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Samuel Smiles

Samuel Smiles, by Sir George Reid, 1877 -NPG 1377 - © National Portrait Gallery, London

© National Portrait Gallery, London

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Samuel Smiles

by Sir George Reid
Oil on canvas, 1877
25 1/4 in. x 18 5/8 in. (641 mm x 474 mm) overall
NPG 1377

Inscriptionback to top

Signed with monogram in red paint lower left-hand corner: ‘R’.
On back of frame two worn trade labels (removed to NPG RP1377):
(a) ‘[C.E.] Clifford, / […] Restorer, / Succ […] Façon Watson. / Carver, Gilder […] & Artists’ Colou […] / to […] perial families of / England, France […] Austria, Spain and Braz […] / the St Ja […] allery of Ar […] / 30, Picc […], London. W.’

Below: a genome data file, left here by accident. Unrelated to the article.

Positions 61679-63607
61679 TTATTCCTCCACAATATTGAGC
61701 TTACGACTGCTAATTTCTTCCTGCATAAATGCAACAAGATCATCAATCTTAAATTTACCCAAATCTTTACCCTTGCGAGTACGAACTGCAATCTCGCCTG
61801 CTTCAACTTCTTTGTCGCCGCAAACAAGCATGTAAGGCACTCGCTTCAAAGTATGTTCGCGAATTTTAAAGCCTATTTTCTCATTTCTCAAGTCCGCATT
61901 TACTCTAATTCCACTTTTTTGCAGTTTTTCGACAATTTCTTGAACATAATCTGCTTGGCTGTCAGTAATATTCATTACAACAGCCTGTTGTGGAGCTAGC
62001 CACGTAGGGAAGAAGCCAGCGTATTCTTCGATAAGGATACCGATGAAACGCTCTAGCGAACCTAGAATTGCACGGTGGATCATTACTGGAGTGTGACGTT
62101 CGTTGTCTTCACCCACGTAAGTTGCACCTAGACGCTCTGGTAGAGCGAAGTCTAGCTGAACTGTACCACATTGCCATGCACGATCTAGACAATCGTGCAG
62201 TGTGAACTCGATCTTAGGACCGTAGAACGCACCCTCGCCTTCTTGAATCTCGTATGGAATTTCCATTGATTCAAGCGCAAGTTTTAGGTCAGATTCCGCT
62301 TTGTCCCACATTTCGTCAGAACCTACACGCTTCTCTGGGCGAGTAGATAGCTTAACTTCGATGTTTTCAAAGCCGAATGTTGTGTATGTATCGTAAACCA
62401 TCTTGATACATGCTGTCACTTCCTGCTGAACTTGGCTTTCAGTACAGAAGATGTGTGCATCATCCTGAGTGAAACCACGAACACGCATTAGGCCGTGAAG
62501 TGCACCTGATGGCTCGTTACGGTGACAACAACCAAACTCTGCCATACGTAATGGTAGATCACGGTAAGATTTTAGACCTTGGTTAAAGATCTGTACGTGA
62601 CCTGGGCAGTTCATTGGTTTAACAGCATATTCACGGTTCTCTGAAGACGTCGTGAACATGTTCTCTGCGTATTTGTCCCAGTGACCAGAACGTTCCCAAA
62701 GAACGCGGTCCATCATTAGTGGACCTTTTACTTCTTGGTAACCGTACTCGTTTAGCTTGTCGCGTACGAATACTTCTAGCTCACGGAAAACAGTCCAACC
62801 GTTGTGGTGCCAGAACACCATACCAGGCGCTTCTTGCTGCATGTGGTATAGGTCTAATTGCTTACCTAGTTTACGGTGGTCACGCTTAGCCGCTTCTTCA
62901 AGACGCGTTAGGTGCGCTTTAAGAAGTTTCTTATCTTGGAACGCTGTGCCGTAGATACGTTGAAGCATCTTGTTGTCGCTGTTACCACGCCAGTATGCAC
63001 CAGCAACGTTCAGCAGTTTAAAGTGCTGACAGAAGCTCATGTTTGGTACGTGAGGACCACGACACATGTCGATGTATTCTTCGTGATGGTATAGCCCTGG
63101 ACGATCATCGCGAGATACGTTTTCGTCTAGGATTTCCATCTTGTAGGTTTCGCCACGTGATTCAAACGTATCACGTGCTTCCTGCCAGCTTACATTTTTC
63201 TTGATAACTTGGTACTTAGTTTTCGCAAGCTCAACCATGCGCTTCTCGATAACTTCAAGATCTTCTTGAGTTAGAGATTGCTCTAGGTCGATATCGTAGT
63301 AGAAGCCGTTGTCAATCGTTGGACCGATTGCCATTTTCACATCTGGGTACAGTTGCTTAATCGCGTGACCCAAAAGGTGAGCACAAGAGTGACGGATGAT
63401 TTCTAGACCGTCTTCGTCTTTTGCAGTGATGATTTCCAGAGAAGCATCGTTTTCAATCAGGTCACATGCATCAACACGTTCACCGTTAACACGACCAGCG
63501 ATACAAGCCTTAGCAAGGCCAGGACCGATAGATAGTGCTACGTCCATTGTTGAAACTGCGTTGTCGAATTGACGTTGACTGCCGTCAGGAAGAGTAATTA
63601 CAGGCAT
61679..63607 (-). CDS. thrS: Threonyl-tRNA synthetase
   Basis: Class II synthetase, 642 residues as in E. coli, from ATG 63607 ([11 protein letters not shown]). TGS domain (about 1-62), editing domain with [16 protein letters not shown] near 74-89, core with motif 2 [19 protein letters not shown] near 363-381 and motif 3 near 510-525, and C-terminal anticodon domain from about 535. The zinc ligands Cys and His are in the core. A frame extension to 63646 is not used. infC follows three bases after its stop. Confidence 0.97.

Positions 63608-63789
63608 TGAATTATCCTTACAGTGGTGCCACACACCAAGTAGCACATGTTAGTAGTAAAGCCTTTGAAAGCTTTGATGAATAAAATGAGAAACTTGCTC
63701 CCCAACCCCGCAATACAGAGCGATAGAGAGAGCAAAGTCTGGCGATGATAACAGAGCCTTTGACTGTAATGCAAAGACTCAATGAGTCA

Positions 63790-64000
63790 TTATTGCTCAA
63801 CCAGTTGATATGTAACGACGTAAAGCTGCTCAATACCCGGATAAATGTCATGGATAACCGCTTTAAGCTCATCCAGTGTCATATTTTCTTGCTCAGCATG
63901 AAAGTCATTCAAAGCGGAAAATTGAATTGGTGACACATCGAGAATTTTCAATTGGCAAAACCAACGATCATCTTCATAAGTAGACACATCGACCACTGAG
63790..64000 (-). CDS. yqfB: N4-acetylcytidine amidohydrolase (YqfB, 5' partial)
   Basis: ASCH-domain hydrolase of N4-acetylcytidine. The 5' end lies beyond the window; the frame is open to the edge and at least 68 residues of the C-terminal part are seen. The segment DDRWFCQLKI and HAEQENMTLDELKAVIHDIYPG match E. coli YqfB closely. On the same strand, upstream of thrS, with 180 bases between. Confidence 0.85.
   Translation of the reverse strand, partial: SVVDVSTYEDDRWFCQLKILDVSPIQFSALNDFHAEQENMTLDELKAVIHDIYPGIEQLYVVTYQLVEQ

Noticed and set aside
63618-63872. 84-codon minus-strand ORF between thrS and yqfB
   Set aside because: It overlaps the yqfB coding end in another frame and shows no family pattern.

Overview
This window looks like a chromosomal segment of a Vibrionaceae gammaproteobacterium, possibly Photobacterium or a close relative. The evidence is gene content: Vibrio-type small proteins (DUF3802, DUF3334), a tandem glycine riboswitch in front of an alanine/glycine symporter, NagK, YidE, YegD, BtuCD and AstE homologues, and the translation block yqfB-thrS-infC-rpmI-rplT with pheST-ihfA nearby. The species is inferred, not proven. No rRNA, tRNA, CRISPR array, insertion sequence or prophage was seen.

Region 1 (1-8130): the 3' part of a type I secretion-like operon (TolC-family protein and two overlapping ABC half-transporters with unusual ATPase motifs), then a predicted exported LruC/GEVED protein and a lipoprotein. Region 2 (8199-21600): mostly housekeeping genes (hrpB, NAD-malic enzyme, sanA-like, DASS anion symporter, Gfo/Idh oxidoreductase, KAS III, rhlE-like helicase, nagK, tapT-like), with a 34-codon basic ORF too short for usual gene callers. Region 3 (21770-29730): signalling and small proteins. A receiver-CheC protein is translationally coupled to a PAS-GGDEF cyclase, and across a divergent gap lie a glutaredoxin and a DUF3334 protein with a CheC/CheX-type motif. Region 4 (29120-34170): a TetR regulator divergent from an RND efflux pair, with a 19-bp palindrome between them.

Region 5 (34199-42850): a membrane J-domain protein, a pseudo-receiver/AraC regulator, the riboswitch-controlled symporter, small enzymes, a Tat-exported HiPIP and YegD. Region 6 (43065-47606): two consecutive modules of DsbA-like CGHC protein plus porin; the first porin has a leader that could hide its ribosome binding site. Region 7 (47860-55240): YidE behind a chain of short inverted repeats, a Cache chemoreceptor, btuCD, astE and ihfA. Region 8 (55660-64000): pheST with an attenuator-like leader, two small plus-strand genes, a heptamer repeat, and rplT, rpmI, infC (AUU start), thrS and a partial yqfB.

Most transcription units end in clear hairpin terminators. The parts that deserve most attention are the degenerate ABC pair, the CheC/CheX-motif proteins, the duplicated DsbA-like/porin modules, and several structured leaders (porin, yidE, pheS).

(b) ‘Kesson & MacDonald / Carvers & Gilders / […] / Looking glass, Picture Fra […]nice Manufacturers / 53 St Nich […] Street / Aberdeen / Artists’ Colours, and Drawing Materials, Pictures Cleaned, Re-Gilding, &c. &c.’

This portraitback to top

The most numerous and best-known images of Samuel Smiles are photographs; he apparently had less time for portrait painters. An artist he admired, however, was the young Aberdonian George Reid. Their association began around 1875, when Reid was commissioned to prepare the illustrations for Smiles’s Life of a Scotch Naturalist: Thomas Edward, published by John Murray in 1876. Reid then proceeded to paint four portraits of Smiles: as well as NPG 1377, painted in 1876, see ‘All known portraits, Paintings, drawings, sculptures and prints, 1878’, ‘1879’ and ‘1891’. Reid’s letters to Smiles written between 1875 and 1896, often several times a week, are an important source for his iconography; they are kept in the Samuel Smiles Papers, Leeds Archives, WYL78/A/V/1-173. [1]